Ricky Gervais is determined to be an advocate of free speech as he doesn't think that being offended is anyone's right.

The 57-year-old star accepts he's in a privileged position as a comedian to be able to joke about anything he wants and he is determined to kick back against the attempted censorship he sees on social media and in society every day.

He said: ''I know that I have an immense amount of privilege which is why I should defend freedom of speech: I have a position to do it. Censorship is a slippery slope. It's very odd now, and it is partly a social media thing. It's being perpetrated and supported by people who think they're doing the right thing.

''John Wayne was trending on Twitter the other day because he said something racist 48 years ago. Kevin Hart was fired for a seven year old tweet he apologised for. If you have to keep apologising, then there's no value in improving. The new thing about 'safe spaces' is odd, too: people being banned at universities because they might upset someone.

''I think hard about my jokes to make them bulletproof and justified, but I don't know if they'll be bulletproof in 20 years' time. Offence is good. It makes people come up with an argument.''

The 'After Life' star fronted the Golden Globes in 2010, 2011, 2012 and 2016 causing outrage with his jokes about the Hollywood stars in attendance, but he considers all awards shows to be ''tedious'' and has never watched one he hasn't ''presented''.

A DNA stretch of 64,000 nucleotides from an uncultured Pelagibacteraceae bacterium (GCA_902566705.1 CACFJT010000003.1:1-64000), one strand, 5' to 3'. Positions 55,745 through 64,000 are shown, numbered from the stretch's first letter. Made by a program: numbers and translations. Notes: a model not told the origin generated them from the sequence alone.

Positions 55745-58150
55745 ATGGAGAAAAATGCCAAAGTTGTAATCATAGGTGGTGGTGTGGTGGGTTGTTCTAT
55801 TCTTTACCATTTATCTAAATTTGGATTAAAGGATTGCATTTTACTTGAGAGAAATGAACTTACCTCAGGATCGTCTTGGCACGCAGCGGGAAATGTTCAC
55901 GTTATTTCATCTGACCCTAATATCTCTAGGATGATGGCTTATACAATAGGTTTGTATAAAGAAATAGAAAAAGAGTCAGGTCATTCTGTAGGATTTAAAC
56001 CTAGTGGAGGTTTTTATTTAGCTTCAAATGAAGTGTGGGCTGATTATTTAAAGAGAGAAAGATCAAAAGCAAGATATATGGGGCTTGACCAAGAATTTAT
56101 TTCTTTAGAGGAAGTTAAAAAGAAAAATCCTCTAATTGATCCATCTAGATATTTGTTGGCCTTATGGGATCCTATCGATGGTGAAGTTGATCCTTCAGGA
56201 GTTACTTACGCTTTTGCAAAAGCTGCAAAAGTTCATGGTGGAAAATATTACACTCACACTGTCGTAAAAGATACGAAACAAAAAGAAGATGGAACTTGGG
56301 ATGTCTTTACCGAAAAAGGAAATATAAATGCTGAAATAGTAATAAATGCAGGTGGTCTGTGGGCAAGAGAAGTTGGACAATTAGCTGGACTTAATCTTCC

Speaking to The I Paper, he said: ''I've never watched an awards show I wasn't presenting. They're all tedious. It's not a spectator sport, seeing everyone hug and tell each other how wonderful they are.''

There is always a huge clamour for Ricky to host the Oscars but he is adamant he wouldn't helm Hollywood biggest night unless he was given the freedom to make any jokes he wanted like he was when he fronted the Globes.

He said: ''I'd do it if they said I could do what I wanted, which is the same as I did at the Golden Globes. But they'd never ask because they take it too seriously. Nobody really cares - nobody really cares about films - but they would never let me bring the tone down.''